What place did translation have in the making of modern literature? And how might our understanding of a nation’s literature change when approached through the lens of translation?
Heekyoung Cho, assistant professor in the University of Washington’s Department of Asian Languages and Literature, addresses such questions in her book, “Translation’s Forgotten History: Russian Literature, Japanese Mediation, and the Formation of Modern Korean Literature.”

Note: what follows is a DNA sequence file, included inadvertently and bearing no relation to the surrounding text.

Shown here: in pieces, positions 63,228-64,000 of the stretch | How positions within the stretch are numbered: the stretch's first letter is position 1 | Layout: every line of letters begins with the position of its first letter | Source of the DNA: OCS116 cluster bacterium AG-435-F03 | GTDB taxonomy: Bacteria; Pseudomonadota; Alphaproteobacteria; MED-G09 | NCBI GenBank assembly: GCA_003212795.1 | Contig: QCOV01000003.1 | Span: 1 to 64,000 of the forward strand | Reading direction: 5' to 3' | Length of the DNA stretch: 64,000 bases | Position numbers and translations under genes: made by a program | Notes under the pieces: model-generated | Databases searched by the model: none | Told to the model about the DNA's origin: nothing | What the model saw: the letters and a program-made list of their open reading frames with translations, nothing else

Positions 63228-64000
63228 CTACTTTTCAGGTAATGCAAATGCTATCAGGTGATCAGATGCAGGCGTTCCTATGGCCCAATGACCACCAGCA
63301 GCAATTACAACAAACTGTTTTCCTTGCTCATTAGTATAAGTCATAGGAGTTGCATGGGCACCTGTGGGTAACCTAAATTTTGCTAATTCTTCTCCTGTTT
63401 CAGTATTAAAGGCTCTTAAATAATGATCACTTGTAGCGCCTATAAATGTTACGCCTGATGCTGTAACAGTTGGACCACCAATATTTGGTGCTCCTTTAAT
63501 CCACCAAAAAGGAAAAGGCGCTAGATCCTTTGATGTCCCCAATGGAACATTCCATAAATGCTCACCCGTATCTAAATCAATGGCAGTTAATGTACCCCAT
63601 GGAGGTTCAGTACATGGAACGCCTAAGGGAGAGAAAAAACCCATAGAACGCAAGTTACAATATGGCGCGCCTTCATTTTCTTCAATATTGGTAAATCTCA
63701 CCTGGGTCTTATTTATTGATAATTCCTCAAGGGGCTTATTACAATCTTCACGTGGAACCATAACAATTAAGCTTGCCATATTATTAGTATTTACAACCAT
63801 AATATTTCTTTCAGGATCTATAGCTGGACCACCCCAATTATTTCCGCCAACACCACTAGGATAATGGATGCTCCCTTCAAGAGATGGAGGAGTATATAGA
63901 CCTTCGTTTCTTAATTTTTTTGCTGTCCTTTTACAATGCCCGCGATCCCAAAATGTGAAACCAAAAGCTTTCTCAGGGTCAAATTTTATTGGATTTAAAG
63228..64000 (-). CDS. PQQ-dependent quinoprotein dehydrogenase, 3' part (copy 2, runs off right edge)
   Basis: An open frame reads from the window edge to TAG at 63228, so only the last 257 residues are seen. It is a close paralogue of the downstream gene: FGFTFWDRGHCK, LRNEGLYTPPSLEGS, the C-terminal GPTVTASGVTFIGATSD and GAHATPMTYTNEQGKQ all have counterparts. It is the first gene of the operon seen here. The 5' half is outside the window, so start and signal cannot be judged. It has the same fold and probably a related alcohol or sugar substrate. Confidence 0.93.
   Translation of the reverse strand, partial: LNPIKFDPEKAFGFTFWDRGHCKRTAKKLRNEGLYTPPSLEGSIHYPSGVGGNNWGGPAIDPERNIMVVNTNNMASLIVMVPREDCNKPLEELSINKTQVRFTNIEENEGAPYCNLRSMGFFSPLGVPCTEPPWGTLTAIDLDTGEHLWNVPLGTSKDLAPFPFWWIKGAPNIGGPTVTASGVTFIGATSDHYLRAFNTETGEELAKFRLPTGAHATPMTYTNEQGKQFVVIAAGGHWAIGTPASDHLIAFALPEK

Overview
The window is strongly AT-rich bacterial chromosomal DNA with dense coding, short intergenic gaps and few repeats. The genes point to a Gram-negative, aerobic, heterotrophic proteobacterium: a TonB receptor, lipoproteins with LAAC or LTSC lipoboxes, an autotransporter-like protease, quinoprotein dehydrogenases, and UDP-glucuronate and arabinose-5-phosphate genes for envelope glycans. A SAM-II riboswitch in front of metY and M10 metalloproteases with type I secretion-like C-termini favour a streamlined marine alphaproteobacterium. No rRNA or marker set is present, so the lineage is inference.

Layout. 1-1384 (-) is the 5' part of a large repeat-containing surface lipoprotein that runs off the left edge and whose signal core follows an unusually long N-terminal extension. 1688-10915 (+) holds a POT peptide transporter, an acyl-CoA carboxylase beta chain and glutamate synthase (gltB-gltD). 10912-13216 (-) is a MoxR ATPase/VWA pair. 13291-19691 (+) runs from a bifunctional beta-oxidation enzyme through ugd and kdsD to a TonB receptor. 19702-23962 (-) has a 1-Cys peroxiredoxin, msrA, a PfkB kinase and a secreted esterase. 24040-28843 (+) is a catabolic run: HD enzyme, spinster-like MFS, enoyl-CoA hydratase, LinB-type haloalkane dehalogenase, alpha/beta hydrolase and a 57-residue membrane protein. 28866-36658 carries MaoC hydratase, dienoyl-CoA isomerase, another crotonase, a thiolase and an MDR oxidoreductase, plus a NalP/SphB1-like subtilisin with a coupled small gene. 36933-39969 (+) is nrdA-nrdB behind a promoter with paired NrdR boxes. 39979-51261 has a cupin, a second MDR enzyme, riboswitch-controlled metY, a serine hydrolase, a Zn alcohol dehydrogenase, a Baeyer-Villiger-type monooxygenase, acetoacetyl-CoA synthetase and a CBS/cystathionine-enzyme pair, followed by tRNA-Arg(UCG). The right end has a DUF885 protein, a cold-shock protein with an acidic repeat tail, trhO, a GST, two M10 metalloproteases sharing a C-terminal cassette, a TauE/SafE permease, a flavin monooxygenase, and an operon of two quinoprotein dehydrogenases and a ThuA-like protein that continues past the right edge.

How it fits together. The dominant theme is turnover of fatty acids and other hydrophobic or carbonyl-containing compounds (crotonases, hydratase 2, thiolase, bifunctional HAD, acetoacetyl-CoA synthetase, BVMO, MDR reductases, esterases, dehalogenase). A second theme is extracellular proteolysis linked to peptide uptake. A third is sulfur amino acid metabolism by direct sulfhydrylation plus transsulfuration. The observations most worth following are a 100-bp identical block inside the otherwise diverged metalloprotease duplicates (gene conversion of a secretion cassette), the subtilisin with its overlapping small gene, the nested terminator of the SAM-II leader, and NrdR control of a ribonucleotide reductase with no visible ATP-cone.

Translation, Cho argues, was not supplementary but was essential to creating a national literature. That is “particularly visible” in East Asian literature from the late 19thand early 20th centuries, she said — a time when countries were “building a concept, canon, and language of national literature as part of establishing themselves as modern nations.”
Also, the public perception of translations has changed over time, she said; translators used to be “highly visible authors and public intellectuals and translation itself was not expected to be ‘faithful’ or invisible, as it is today.”